research overview The focus of our program is to understand the “why” and “how” behind neonates developing diseases, with the ultimate goal of preventing or curing this patient population. We begin with disease phenotypes and investigate the pathogenic mechanisms underlying disease evolution to guide the development of novel future therapies. The phenotypes of interest to our program are necrotizing enterocolitis (NEC), Bronchopulmonary dysplasia (BPD), and rare infectious diseases such as Herpes Simplex virus (HSV), Group B Streptococcus (GBS), and SARS-CoV-2. Our program has adopted a “research without boundaries” approach, which integrates classical “basic”, “clinical” and “translational” strategies. We use human genomic studies, rodent disease models, in vitro studies, and bioinformatics to study mechanisms underlying disease pathogenesis, and testing therapeutic options. Our research vision aligns well with the goals of the CMRI to improve the health of children through multi-disciplinary research. The three major areas of our research focus include: Neonatal Diseases Research Program 1. Vascular remodeling and sub-phenotypes in BPD Investigate dysmorphic vascular arborization in the normal and abnormal lung (BPD). Genomic-Phenomic characterization of BPD sub-phenotypes. 2. Deviant host-pathogen crosstalk in NEC & sepsis Determine how genetic loci program deviant host-pathogen interactions underlying NEC and sepsis phenotypes in neonates. 3. Genomic-Phenomic characterization of neonatal disease susceptibility Discover genetic, phenomic, and transcriptomic signatures that underpin susceptibility to GBS, NEC, and HVS in neonates. Pillars of research program: The cornerstones of our program are phenotype-based research, emphasis on innovation and paradigm-shifting ideas, developing precision tools for phenotype characterization and therapeutics, and emphasis on training future generations of researchers. Accomplishments of our program: At a personal level, and as a research team we have had considerable success in terms of research publications, presentations, and awards at national/ international conferences, intramural and extramural NIH funding, and importantly in discovering and advancing science. A comprehensive list of our research achievements at Children’s Mercy Hospital over the last four years is presented in the subsequent pages. Long-term goal: Our long-term goal is to build an internationally renowned program in neonatal/perinatal research by integrating the skill sets of a diverse team of motivated scientists and collaborators. We will use the knowledge obtained through our investigations to develop precision tools for identifying infants at risk of disease and develop novel treatment strategies to prevent disease. These are commiserated with the CMRI and the NIH vision to promote research that advances the practice of personalized medicine. In subsequent sections, we will highlight the major accomplishments of our program. Support from the CMRI is critical for accomplishing our goals and will establish our program as an international center for research excellence in 5-7 years. Major Scientific Discoveries and Programmatic Accomplishments. 2a - Neonatal Lung Injury and Development: We investigate key modulators of lung endothelial/vascular development and lung injury using models relevant to bronchopulmonary dysplasia (BPD), the most common, debilitating lung disease in premature infants. Key discoveries include establishing a model of sepsis-induced lung remodeling, the discovery of the role of delta-like 4 (DLL4) as a novel regulator of lung vascular and epithelial development [front cover (JCI insights) and editorial (JCI)] and unearthing transcriptional regulation of lung endothelial inflammation [FOSL1 and FOXC2;]. Kindly see section 4 under manuscripts published for a reference list. More recently, we have developed, what I believe is one of the first systemic models for studying systemic SARS-CoV2-induced lung injury. 2b - Combining Genomics, Phenomics and Health Outcomes to Sub-classify BPD: We are pursuing exome sequencing to classify BPD sub-phenotypes in collaboration with the genome center [Drs. Pastinen and Dr. Smail]. In partnership with Drs. Manimtim and Akangire (Neonatology), we will use deep phenotyping and functional phenotyping on BPD infants to characterize BPD sub-phenotypes. Reconciling genetic with phenomic data will provide precision tools to characterize a complex disease and aid the development of phenotype-based approaches for BPD treatment. We have completed sequencing >900 preterm infants with and without BPD, making our study the largest exome study in preterm neonates to date. This maintains our leadership role in neonatal genomics. 2c - BPD therapeutics: More recently we have used our deep understanding on neonatal pathophysiology to probe new therapeutic options for BPD. In collaboration with Drs. Donald DeFranco [Professor & Vice Chair for Medical Education, UPMC], an expert in glucocorticoid signaling, and Dr. Paula Nichols [Professor, Associate Dean for Research, UMKC], we are performing basic and clinical studies on ciclesonide, a synthetic glucocorticoid, as a brain-sparing alternative to dexamethasone therapy for BPD. We have also initiated an industry partnership with COVIS Pharmaceuticals. We have just submitted an R21 application to fund a Phase 1 trial of ciclesonide in babies. 2d - Gene-Microbiota Interactions in NEC: Our focus is on understanding how host genetic variation interacts with developing gut microbiome to modulate the risk of necrotizing enterocolitis, a devastating gastrointestinal illness in preterm infants. Key contributions include identifying potential loci that modulate NEC susceptibility including SIGIRR and ATG16L1. Our research has led to a novel hypothesis for NEC i.e., genetic dysregulation of innate immune response underlies NEC pathogenesis. A major discovery identified SIGIRR regulates postnatal gut adaptation in neonatal mice, and loss of function mutations result in hypersensitivity to gut microbiota-induced inflammation [CMGH Front Cover and editorial]. 2e - NEC Genomics: Our lab has led the field of NEC Genomics with several publications. Recently, we have been analyzing the data from the first exome sequencing study in preterm NEC enrolling >900 infants. We hope to identify several loci that portend NEC vulnerability, laying the path for genetic screening to identifying infants at the highest risk of NEC. 2f - NEC therapeutics: Informed by the work of other investigators and our studies showing the efficacy of probiotics in NEC, we have successfully implemented probiotics to prevent NEC in the CMH-ICN in April 2021. This has resulted in a meaningful reduction in NEC in our infants. This reflects a direct bench-to-bedside translation of our work. We are also working on metabolites such as short-chain fatty acids as a bacteria-free preventive option for NEC. 2g - Genetics of rare neonatal infectious disease and undiagnosed lethal diseases: Our program has had a long-standing interest in severe neonatal Herpes Simplex infections and Group B streptococci. Our lab first discovered that severe neonatal HSV may have a genetic basis using a simple exome survey our ongoing work has identified IRF7 as a potential genetic loci for severe, recurrent neonatal HSV [accepted, Journal of Clinical Investigation]. Once this work is published, it is possibly one of the first human phenotypes for IRF7 mutations. Our ability to do functional studies for VUS has allowed us to identify genetic basis for rare, lethal disease, and return this information to parents for counseling. A recent illustration of this functional genomic work was done with colleagues in the genome center [EPHB4 mutation in neonatal hydrops, Pediatrics]. Programmatic accomplishments: The major accomplishment of our program apart from scientific discovery is establishing institutional, national, and international collaborations which have significantly elevated the status of our program, Neonatology, Pediatrics, and the CMRI nationally. This has resulted in bringing new research projects to Neonatology [NANO NICHD study, PI: Dr. Morowitz, UPMC], LEOPARD [multi-center BPD genomics study, PI: Dr. Hamvas, Northwestern University], and industry [partnership with COVIS is pending]. Our dedication to breaking “silos” has resulted in several fruitful collaborations. Some of these major collaborations are highlighted below. CMH collaborations a) CMKC-Neonatology: Dr. Sampath actively collaborates with the clinical bronchopulmonary dysplasia (BPD) program faculty including Drs. Manimtim and Akangire. Mentoring relationships are highlighted in a different section. b) CMKC – Genomics: Dr. Sampath has active collaborations with Drs. Pastinen, Farrow, Smail, Younger, and Grundberg for our rare and common disease genetic discovery program. c) CMKC – Infectious Disease: Dr. Sampath has an active collaboration with Dr. Susana Chavez Bueno. Our focus is on dissecting the host and bacterial factors determining neonatal E.Coli sepsis. d) CMKC – Allergy Immunology: Dr. Sampath has an active collaboration with Dr. Nikita Raje on understanding immunological basis of rare infectious diseases as well as T cell abnormalities and thymic hypoplasia in DeGeorge syndrome. e) CMKC – Dr. Lane’s lab: Dr. Sampath actively collaborates with Dr. Lane’s lab on the role of DLL4 in neonatal brain development/injury and epigenetic regulation of neonatal/perinatal pathology. Local collaborations a) Dr. Shahid Umar*: We have a long-standing collaboration with Dr. Umar to investigate the emerging gut microbiota in the context of NEC and host genetics. b) Dr. Paula Nichols*: We collaborate on the role of glucocorticoids signaling in neonatal lung and brain injury including testing new synthetic glucocorticoids with less brain toxicity. National and International Collaborations a) Genomics collaborations: We have active collaborations with several PI’s in institutions across the country. Prominent among those include Drs. Dagle (Iowa Children’s Hospital), Good (UNC, North Carolina), Patel (Emory, Atlanta), Underwood (UC Davis, California), Berrington (Newcastle, UK) and others. b) Genome-Microbiome Interactions*: We collaborate with Dr. Morowitz (UPMC, Pittsburgh) as part of the NICHD-funded NANO clinical trial and a Pilot March of Dimes Grant. c) New steroid for preventing BPD in premature infants*: We collaborate with Dr. DeFranco (UPMC) to examine the efficacy of ciclesonide, a brain-sparing synthetic glucocorticoid, in preventing neonatal lung injury without causing neuronal and myelination damage. d) Collaborations in lung vascular biology*: We collaborate with Dr. Ramchandran (MCW, Wisconsin) and Dr. Chen (MD Anderson, Texas) in lung biology. Partnership with industry (Pending) a) Ciclesonide clinical trial: We are in advanced negotiations with COVIS Pharmaceuticals to obtain funding to sponsor a pilot clinical trial of ciclesonide in preterm infants. Once the Phase 1 study is completed we plan to initiate a larger RCT.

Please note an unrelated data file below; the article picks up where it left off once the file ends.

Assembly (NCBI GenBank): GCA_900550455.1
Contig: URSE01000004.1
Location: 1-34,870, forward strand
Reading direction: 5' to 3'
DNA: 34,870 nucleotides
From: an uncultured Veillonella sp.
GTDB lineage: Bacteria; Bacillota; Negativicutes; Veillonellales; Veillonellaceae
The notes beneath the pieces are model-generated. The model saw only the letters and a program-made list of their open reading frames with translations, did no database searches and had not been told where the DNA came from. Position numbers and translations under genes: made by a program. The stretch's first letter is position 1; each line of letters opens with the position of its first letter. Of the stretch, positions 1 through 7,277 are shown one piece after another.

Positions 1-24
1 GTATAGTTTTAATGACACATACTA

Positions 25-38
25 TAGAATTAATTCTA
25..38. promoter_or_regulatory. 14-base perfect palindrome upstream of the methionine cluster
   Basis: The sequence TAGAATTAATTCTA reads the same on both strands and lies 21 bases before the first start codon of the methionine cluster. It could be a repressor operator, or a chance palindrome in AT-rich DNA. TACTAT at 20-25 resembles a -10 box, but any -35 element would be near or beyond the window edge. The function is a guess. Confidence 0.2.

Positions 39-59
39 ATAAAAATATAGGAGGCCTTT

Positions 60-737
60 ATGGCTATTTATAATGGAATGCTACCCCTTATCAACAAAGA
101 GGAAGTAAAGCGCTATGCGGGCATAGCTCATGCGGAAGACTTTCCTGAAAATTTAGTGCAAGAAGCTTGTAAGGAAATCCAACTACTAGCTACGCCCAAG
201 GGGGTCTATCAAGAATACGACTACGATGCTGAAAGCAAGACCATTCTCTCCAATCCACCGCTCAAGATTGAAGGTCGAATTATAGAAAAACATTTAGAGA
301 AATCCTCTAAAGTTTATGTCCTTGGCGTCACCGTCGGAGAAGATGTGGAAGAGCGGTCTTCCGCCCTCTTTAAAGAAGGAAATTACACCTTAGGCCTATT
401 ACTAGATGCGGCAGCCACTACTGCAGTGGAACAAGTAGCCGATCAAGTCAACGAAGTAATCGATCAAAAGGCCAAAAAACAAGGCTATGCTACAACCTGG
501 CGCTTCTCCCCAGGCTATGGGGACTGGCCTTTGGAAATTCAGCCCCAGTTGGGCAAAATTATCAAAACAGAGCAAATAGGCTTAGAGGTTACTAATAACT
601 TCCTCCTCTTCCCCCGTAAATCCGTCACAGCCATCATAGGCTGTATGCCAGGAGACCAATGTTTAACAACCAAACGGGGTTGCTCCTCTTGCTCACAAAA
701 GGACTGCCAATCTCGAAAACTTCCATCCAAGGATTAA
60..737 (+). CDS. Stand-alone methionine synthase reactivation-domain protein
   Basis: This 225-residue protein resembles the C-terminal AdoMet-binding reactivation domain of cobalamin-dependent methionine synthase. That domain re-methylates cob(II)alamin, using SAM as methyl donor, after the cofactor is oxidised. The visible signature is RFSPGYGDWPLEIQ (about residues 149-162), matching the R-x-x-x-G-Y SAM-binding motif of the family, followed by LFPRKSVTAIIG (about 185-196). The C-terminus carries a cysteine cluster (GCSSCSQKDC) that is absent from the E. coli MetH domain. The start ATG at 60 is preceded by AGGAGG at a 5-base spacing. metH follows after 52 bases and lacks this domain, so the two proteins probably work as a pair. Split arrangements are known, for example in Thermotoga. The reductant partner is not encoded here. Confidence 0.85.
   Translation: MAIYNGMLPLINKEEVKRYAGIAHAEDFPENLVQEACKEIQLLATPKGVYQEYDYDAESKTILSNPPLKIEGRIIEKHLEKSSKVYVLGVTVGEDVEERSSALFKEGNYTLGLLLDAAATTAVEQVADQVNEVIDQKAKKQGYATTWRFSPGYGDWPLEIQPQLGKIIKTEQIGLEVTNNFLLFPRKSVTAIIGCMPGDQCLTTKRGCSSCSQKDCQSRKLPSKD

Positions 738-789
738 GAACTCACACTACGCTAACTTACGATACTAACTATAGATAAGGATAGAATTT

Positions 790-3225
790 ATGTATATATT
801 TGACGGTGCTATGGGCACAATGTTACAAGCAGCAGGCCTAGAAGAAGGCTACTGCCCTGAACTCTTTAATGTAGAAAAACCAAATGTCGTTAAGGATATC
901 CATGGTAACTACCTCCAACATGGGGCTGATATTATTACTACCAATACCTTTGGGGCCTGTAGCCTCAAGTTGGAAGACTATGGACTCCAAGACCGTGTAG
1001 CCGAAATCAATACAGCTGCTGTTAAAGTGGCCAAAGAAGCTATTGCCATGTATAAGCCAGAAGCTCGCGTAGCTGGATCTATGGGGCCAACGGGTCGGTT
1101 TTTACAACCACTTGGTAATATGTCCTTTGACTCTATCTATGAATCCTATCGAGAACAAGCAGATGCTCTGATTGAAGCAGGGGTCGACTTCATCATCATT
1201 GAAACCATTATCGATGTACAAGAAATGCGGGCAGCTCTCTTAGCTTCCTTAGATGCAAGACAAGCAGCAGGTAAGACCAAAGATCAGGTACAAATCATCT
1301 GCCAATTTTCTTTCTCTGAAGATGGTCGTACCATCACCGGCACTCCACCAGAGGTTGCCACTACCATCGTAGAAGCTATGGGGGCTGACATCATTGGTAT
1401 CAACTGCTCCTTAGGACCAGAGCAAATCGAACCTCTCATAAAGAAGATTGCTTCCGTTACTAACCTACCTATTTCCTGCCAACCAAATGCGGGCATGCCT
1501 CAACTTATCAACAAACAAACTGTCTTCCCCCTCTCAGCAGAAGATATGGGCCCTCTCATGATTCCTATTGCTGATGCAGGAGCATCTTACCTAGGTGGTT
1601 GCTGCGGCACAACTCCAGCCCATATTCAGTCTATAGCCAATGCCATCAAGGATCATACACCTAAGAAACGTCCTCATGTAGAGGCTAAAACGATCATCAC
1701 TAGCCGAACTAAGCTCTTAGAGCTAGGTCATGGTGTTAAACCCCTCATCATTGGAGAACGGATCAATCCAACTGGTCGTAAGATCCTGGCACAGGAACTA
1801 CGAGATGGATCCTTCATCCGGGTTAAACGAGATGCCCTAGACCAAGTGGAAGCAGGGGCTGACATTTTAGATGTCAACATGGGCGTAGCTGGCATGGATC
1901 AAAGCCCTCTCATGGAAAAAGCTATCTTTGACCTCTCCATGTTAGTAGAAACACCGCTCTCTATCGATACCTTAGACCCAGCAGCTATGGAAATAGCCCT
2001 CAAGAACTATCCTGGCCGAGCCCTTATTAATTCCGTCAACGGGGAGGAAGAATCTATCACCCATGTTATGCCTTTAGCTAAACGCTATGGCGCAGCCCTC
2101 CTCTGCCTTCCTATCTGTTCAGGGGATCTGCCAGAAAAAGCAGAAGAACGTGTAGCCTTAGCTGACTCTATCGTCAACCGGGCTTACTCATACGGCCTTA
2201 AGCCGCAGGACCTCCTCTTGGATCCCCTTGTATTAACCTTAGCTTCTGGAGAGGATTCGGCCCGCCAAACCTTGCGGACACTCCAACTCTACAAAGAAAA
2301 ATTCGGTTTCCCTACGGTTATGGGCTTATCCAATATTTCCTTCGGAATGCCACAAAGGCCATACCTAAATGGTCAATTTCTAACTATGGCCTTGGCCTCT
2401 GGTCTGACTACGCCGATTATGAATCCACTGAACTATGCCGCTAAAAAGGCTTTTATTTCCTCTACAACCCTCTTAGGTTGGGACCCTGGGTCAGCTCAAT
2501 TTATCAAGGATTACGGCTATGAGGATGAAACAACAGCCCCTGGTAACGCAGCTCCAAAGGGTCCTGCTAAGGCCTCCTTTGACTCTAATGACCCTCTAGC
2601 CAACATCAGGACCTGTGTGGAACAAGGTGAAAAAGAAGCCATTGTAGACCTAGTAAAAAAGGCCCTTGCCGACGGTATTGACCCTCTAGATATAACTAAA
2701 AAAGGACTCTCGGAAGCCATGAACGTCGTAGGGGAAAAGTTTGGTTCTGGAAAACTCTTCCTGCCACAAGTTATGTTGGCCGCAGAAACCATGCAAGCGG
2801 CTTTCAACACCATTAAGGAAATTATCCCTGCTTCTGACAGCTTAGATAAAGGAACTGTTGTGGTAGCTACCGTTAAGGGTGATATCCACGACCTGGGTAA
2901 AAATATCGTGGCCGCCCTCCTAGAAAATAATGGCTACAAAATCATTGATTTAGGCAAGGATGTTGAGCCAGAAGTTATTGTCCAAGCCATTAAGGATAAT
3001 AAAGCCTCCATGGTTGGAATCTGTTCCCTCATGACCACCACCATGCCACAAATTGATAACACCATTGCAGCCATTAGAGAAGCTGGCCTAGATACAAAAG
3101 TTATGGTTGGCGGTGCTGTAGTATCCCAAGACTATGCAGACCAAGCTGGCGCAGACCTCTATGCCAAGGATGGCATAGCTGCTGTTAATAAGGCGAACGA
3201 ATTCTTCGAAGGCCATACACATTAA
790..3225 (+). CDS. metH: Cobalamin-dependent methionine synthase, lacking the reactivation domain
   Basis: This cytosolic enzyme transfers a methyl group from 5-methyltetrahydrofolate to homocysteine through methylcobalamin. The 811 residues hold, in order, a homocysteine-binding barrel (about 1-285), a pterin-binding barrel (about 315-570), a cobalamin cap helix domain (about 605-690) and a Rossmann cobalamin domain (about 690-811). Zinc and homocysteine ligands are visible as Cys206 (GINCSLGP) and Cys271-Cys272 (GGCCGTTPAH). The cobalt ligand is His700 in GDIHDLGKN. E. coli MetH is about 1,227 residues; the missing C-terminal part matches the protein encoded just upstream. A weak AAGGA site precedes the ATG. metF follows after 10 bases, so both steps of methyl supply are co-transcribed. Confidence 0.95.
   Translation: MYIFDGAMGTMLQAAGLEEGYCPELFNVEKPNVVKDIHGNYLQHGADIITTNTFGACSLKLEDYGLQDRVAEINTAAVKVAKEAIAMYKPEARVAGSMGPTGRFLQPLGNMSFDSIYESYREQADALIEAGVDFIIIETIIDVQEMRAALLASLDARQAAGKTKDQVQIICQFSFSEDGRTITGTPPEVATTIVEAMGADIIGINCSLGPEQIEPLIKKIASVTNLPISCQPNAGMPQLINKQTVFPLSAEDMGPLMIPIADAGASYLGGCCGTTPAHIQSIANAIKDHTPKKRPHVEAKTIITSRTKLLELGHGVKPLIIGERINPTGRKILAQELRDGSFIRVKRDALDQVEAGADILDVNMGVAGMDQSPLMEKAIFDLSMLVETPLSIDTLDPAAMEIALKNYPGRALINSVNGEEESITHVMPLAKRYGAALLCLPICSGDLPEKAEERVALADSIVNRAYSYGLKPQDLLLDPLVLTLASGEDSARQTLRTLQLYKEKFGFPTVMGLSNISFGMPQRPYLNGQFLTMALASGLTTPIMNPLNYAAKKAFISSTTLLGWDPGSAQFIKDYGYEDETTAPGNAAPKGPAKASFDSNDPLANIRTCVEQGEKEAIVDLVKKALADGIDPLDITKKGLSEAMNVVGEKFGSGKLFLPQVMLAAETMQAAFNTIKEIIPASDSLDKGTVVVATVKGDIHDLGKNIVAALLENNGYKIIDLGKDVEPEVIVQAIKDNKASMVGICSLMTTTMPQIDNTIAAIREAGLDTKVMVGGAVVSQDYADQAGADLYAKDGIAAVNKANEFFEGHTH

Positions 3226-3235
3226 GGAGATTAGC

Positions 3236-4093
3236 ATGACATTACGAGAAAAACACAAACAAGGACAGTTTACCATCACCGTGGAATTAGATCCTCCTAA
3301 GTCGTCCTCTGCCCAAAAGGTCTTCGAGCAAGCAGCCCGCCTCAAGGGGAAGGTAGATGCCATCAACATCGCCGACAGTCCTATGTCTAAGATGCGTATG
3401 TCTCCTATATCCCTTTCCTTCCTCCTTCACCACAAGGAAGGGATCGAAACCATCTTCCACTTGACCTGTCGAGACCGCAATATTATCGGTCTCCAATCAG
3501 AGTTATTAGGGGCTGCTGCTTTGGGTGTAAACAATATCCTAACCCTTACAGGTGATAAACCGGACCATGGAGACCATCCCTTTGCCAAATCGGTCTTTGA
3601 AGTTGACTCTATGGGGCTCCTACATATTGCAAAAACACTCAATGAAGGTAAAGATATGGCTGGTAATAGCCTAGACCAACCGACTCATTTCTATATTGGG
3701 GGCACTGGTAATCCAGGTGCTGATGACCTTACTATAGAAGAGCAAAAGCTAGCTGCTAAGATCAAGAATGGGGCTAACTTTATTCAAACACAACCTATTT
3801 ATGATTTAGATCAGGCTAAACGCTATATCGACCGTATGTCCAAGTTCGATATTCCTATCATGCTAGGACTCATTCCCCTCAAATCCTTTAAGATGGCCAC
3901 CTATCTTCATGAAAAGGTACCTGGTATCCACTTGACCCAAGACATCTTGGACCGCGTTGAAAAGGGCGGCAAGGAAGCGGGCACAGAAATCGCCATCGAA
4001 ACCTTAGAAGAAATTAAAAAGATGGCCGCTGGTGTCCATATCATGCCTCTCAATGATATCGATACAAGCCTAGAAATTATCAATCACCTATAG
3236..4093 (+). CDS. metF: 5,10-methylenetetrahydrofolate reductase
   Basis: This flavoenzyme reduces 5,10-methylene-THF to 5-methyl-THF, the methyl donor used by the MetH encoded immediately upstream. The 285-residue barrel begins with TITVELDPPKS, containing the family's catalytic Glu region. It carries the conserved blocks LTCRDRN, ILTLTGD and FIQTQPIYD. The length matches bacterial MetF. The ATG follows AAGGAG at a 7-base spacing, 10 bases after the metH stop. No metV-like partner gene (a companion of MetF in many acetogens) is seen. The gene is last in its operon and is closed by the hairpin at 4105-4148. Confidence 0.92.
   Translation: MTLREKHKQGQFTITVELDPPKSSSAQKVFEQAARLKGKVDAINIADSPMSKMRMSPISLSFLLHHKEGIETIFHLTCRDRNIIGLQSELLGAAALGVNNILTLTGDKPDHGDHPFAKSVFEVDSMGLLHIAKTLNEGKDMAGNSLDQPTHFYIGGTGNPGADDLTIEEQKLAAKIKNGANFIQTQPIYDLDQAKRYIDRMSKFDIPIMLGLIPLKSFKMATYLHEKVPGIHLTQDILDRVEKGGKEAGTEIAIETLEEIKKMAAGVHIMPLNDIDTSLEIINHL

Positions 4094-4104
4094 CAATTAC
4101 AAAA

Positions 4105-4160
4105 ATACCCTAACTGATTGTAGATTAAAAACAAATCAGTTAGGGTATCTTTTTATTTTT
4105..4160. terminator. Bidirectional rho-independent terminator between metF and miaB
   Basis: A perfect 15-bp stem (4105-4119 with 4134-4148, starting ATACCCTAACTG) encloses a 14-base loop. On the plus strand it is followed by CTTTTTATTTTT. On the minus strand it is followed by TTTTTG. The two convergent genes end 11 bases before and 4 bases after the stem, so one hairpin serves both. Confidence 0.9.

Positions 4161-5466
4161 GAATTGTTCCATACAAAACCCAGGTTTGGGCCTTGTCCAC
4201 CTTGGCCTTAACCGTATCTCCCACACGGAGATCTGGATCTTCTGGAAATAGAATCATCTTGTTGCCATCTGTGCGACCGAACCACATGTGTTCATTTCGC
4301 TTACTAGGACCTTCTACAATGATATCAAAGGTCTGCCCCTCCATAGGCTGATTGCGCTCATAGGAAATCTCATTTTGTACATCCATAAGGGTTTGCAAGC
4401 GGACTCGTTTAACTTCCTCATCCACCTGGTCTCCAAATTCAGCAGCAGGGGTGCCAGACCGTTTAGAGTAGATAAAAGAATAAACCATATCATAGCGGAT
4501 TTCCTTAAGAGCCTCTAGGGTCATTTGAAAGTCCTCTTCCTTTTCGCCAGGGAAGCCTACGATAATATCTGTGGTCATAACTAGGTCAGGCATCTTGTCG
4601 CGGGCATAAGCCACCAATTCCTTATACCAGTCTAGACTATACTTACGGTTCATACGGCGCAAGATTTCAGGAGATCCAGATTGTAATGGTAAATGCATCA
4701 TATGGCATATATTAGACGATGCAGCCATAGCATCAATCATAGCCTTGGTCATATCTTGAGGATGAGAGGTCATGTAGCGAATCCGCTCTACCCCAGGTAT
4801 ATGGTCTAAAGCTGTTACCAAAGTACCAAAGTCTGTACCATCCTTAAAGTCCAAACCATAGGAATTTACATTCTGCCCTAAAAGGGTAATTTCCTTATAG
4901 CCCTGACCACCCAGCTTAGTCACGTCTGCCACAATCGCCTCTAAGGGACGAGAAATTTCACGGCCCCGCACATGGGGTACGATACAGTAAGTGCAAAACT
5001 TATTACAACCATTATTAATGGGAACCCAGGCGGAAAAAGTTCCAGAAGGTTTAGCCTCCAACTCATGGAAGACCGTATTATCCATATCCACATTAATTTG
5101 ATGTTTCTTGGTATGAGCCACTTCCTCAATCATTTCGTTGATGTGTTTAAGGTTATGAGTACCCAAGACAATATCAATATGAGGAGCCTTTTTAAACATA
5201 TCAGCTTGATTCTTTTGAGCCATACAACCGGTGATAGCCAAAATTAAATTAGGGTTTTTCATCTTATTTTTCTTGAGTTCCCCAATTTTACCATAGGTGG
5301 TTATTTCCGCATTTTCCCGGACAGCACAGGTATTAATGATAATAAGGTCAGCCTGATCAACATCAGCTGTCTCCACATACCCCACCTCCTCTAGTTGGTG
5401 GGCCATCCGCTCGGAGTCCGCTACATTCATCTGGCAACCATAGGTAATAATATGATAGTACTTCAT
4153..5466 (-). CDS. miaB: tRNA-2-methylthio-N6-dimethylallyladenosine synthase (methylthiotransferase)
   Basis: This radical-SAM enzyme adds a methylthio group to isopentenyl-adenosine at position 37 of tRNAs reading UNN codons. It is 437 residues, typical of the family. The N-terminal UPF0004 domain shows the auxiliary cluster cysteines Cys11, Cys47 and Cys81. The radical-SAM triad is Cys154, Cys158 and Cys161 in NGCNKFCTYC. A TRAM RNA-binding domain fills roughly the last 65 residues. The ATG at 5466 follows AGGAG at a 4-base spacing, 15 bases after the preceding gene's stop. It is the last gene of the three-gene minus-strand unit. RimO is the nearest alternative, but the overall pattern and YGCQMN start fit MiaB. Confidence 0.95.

One or more keywords matched the following items that are connected to Sampath, Venkatesh